The Chief Rabbi has launched a project with the Archbishop of Canterbury aimed at promoting Christian and Jewish dialogue, as part of National Interfaith Week.
"In Good Faith" aims to encourage priests and rabbis who live alongside each other to explore concerns about religious extremism, and to work together on projects over the next year.
Speaking at the launch of the project at Lambeth Palace on Monday, Chief Rabbi Ephraim Mirvis said: “Today, we are gathering together as family.
“We come from distinct, different religious traditions, but we are mindful of the fact that we are all children of the one true God.
“The most important part of today is tomorrow. It is what will result as a consequence of our collaboration.”
During the day rabbis and priests considered four topics: the challenge of sustaining faith communities, combating religious extremism, the Holy Land and its implications for inter-religious relations, and opportunities to contribute towards good together.
Rabbi Mirvis said: “The strength of what we are doing is to encourage us all to work together to guarantee that the outstanding relationships that we have at leadership level will trickle down to the grassroots within our communities, so that indeed as faith leaders, we will make a change in this challenging world of ours.”
The project was inspired by the faith leaders' own friendship, the Archbishop Justin Welby explained: “It is in the everyday conversations, the grassroots initiatives and the building of local bridges between Christians and Jews, our synagogues and churches, that we will see real change and the hope for a divided world and nation.
“I am so grateful to you for signalling hope when the temptation is to succumb to world-weary cynicism, pessimism, defeatism and even despair.”
Also expected to take place, as part of the week-long festival of events, is the second annual Interfaith Summit.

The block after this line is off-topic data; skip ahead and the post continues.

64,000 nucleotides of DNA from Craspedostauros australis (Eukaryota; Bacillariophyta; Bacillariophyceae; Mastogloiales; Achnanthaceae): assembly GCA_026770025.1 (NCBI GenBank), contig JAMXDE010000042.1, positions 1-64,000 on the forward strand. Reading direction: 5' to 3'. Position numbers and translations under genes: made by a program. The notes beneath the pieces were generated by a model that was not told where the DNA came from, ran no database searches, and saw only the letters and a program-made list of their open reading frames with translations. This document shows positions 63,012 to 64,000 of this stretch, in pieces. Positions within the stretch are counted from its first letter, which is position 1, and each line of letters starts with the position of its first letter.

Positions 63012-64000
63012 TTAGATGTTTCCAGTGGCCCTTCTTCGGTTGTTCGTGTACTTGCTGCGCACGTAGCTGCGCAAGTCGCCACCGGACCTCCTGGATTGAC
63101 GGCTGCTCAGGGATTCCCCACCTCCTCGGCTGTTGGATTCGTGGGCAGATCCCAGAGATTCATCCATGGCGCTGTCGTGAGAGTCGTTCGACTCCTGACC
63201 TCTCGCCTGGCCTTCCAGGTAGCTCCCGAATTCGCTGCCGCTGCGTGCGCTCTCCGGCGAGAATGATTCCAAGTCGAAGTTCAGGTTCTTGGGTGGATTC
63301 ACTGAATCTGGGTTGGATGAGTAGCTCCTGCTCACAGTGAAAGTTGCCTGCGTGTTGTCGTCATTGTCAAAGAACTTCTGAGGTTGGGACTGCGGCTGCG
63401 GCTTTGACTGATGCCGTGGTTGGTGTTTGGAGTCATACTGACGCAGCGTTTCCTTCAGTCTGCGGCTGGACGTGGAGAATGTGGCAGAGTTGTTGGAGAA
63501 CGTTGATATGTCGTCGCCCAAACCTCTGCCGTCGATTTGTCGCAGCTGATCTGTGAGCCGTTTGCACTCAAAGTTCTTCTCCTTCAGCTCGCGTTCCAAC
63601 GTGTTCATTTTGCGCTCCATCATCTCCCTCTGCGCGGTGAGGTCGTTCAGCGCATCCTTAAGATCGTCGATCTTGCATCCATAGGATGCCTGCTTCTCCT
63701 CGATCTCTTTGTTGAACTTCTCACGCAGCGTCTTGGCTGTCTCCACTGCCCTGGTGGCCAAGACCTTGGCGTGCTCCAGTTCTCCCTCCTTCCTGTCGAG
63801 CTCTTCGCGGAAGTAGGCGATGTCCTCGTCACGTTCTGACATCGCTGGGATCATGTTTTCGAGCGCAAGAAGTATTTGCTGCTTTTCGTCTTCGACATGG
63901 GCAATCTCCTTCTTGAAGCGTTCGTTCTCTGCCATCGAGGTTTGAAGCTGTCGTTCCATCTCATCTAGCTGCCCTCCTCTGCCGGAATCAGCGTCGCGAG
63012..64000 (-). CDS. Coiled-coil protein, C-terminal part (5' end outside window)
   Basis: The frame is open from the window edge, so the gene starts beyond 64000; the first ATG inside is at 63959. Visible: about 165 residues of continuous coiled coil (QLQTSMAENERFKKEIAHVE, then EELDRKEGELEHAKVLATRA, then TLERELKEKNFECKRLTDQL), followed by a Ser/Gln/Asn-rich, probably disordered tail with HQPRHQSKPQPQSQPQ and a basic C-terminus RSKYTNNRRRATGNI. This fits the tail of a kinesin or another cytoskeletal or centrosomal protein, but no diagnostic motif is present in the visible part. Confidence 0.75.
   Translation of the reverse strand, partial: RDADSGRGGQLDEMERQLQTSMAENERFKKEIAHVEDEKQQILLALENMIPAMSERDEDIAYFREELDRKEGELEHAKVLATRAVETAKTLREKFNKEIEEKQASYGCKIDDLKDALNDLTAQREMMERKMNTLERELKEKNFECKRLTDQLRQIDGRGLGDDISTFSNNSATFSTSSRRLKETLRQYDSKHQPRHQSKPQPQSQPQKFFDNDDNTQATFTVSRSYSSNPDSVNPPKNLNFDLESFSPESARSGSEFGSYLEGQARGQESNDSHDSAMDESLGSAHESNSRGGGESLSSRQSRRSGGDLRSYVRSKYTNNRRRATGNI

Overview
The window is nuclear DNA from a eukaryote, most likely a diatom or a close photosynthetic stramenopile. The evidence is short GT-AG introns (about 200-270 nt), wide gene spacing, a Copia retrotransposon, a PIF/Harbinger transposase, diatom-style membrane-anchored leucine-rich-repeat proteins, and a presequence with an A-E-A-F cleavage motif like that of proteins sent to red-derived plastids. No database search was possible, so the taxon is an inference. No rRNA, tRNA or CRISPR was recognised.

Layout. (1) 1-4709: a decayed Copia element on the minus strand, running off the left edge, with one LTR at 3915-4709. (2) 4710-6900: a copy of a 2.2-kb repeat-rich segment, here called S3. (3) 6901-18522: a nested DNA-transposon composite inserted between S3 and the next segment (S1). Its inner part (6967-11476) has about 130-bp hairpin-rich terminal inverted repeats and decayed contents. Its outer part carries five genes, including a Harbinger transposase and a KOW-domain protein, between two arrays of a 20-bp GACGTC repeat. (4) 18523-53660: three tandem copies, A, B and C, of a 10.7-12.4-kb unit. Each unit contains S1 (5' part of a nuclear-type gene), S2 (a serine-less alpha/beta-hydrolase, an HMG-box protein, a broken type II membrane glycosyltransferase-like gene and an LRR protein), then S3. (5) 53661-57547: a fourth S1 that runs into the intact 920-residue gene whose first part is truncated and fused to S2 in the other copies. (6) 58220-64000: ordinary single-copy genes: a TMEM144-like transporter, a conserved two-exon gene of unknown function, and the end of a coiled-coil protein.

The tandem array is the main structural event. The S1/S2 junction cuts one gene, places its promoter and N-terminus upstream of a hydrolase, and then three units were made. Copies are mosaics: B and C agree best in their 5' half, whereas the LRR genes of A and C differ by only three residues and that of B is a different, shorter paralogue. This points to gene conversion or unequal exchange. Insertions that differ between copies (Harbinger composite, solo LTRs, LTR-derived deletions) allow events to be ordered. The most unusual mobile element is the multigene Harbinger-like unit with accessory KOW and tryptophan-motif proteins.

Young leaders of different faiths will come together to discuss issues such as the refugee crisis, mental health and Brexit, at the summit on Thursday.
It is expected to attract 300 people, offering workshops including sessions with the Muslim-Jewish theatre group Muju.
Organisers of the summit, which is supported by the Pears Foundation, are alumni of the Three Faiths Forum's ParliaMentors programme.
Hashim Bhatti, one of the organisers, said: “The tensions and divisions that have surfaced since the Brexit vote, the ongoing refugee crisis, as well as the rise in reported hate crimes in Britain, show that the need for events like the Interfaith Summit is greater than ever.
“As young people from a wide range of faith and belief backgrounds we are uniquely placed to make a positive difference on these issues, by building a movement for change across our different communities.”
The Joseph Interfaith Foundation is also expected to announce a new project as part of Interfaith Week, to help refugees.
The project co-ordinator for the only national joint Muslim-Jewish interfaith organisation, said the project which is to be announced on Thursday, will help young refugees integrate into British society smoothly.
He said: “The aim of this project is to inform these young people and offer them support from various professional and religious bodies to help them build resilience to being misled, and help them to integrate more easily into the community and society.”
Meanwhile, the Council of Christians and Jews is running a series of events to promote interfaith dialogue and challenge the negativity surrounding faith at university.
Events include a Shabbat dinner between University of Coventry and University of Warick students, and a "Collectathon" by Bristol University in conjunction with Mitzvah Day.